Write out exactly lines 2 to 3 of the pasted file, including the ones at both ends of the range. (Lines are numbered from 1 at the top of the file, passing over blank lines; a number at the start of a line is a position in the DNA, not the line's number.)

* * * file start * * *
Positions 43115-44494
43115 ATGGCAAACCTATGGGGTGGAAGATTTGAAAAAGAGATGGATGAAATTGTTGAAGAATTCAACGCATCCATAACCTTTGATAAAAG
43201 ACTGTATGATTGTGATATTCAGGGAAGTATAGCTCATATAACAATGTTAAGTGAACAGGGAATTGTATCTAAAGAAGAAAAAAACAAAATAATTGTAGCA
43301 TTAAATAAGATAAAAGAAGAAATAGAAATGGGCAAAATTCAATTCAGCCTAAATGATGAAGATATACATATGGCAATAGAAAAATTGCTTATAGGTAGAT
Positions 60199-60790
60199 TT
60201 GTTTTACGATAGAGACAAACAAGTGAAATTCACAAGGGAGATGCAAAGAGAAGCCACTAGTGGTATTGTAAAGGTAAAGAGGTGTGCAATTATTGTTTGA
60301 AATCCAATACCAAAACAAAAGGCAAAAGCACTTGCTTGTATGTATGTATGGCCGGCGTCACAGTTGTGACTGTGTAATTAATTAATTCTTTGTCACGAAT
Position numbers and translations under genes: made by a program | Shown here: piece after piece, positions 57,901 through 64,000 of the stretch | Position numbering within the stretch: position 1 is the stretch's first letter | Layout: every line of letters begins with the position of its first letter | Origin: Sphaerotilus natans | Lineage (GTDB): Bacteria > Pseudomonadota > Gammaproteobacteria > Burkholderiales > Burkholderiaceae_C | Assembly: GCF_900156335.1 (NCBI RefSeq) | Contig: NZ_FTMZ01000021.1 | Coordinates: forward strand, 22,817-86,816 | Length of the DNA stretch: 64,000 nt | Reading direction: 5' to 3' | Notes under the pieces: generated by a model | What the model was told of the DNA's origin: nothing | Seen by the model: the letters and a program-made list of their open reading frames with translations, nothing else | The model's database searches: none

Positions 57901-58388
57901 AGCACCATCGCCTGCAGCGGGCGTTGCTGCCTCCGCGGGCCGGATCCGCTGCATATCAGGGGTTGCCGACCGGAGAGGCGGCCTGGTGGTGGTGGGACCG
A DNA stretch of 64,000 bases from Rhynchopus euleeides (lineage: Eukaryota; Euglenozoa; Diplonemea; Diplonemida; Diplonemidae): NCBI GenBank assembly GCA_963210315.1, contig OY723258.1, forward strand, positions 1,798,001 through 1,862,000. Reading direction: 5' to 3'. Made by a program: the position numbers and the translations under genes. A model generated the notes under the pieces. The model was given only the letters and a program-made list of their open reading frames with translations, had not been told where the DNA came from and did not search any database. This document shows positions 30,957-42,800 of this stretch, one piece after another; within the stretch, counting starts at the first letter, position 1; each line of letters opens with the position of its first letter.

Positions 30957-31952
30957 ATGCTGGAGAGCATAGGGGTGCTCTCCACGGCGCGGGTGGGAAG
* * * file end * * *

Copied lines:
43115 ATGGCAAACCTATGGGGTGGAAGATTTGAAAAAGAGATGGATGAAATTGTTGAAGAATTCAACGCATCCATAACCTTTGATAAAAG
43201 ACTGTATGATTGTGATATTCAGGGAAGTATAGCTCATATAACAATGTTAAGTGAACAGGGAATTGTATCTAAAGAAGAAAAAAACAAAATAATTGTAGCA